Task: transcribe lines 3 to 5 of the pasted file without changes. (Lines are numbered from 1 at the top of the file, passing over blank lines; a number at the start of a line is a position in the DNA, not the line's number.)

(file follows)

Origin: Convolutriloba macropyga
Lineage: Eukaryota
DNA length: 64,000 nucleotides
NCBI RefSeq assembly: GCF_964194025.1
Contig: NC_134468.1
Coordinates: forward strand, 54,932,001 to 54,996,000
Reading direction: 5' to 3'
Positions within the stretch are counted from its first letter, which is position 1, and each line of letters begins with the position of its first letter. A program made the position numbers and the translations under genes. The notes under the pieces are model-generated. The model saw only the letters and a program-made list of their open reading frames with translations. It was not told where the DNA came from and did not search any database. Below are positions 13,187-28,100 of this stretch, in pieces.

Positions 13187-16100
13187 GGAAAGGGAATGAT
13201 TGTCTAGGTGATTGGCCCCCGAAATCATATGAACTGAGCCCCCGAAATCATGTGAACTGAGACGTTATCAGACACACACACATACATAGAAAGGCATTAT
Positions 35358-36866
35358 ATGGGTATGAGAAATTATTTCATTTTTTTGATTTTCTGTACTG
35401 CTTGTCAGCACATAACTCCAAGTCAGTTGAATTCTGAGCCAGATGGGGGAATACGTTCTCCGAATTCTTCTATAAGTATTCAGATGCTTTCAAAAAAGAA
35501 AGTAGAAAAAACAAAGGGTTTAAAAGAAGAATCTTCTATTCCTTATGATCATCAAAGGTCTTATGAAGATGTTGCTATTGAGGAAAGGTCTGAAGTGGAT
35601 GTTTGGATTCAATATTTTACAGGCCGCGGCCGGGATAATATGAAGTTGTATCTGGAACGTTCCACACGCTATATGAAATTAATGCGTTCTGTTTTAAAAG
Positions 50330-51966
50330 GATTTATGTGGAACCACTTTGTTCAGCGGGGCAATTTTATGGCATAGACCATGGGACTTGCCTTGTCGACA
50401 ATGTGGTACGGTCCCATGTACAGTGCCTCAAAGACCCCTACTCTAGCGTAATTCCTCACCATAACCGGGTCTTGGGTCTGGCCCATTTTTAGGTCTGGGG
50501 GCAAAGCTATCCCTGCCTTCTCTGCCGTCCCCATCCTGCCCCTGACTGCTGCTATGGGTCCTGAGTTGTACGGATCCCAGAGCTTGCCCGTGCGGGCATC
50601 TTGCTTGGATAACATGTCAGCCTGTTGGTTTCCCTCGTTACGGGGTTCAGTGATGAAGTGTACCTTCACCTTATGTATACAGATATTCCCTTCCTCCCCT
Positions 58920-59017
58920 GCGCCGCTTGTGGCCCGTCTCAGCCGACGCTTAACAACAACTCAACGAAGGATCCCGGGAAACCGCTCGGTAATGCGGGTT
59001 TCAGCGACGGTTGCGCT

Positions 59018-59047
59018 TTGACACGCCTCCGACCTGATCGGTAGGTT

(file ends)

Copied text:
DNA length: 64,000 nucleotides
NCBI RefSeq assembly: GCF_964194025.1
Contig: NC_134468.1